By Claire Walla
When the 2011 Southampton Town budget was passed last month, it came down to three votes. And when Russell Kratoville was hired last week, it came down to three votes and —depending on who you talk to — little else.
The incident stirred public outcry, bringing a flock of citizens to town hall on Tuesday, November 30, to protest Kratoville’s appointment to the job of general services manager. The job, which had been eliminated in town supervisor Anna Throne-Holst’s tentative budget, was restored by the board’s Republican majority —Nancy Graboski, Jim Malone and Chris Nuzzi — when they voted to pass the budget November 20, effectively adding a six-figure job back into the town budget.
Nuzzi defended the appointment, saying “The more I see [the changing faces at town hall], the more I see the serious need for some sort of stability at town hall to provide continuity in service.”
However, Throne-Holst disagrees, saying the position has been “proven ineffective” and adds an additional $150,000 (including benefits) to the town budget.
“It’s troubling that we would not fill lower positions in the highway and human services department, which, without a doubt, affects our service delivery,” she said.
In fact, according to a resolution adopted by the Southampton Town Board in 2000, when they voted to hire Kratoville, the town board’s Republican majority broke town policy.
That resolution, “Hiring Policy for Management and Professional Positions,” states that in order to fill a vacant position, the town must first form a selection committee made up of a town management services administrator, a department head and/or direct line supervisor, a personnel assistant, an affirmative action officer and at least one town board member. This committee, in addition to the personnel department, is responsible for advertising the position both locally and out-of-state.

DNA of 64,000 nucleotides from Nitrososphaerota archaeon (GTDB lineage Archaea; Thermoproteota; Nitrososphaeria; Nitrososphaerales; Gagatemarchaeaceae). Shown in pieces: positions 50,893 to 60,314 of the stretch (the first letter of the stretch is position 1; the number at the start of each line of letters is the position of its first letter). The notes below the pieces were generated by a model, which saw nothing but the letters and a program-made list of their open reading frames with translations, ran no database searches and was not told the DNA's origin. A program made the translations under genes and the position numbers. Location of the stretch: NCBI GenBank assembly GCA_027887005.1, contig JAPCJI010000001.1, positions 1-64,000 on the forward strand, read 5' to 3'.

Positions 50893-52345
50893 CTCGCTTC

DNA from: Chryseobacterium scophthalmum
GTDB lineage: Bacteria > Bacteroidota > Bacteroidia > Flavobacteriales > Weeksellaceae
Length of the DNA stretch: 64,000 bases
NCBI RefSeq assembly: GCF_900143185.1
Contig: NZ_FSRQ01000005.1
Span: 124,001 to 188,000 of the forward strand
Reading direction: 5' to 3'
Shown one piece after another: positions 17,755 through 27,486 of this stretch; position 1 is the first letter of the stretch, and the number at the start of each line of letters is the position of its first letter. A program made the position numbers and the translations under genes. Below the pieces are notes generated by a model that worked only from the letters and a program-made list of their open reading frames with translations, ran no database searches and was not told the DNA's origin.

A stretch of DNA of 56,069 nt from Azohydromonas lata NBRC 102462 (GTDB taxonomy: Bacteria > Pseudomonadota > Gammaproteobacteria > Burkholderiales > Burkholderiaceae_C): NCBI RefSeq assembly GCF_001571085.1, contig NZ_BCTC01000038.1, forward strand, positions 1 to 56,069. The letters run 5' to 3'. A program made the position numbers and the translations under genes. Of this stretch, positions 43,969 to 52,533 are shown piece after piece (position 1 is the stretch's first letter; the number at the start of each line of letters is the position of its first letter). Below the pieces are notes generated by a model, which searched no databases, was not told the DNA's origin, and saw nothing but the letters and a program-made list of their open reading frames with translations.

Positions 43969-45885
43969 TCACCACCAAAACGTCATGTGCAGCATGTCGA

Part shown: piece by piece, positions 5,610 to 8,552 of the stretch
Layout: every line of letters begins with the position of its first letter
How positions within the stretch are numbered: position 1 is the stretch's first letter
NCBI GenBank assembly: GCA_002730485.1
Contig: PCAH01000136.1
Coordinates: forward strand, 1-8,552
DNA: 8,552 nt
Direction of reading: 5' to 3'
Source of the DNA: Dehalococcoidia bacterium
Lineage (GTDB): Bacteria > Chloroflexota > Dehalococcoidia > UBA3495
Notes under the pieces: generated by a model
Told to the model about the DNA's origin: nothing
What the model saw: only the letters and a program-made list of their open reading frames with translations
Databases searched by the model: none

Ultimately, the policy states: “The Town Board shall conduct interviews of the finalists proposed by the selection committee,” and “any member of the town board may request that a proposed candidate appear before the entire board for a second interview.”
“I was not aware of any committee formed by a majority of town board members [for the purpose of filling the general services manager position],” said the town attorney Michael Sordi.
Throne-Holst (Ind.) and councilwoman Bridget Fleming (Dem.) claim they received no word on Kratoville’s hiring as general services manager until a press release, issued on Monday, December 1 by Southampton Town Citizen Advocate Ryan Horn, declared it. This was one day prior to the board’s formal vote, which passed by a vote of three to two.
According to Nuzzi—who along with fellow Republicans Malone and Graboski voted to hire Kratoville —Throne-Holst had met with Kratoville in her office the week prior to his hiring. As for Fleming’s involvement, Nuzzi said, “I believe she received correspondence from him [Kratoville] the week before” the press release was sent out.
“I had no idea this individual [Kratoville] was in the running,” said Throne-Holst who denies having met with him as Nuzzi claims.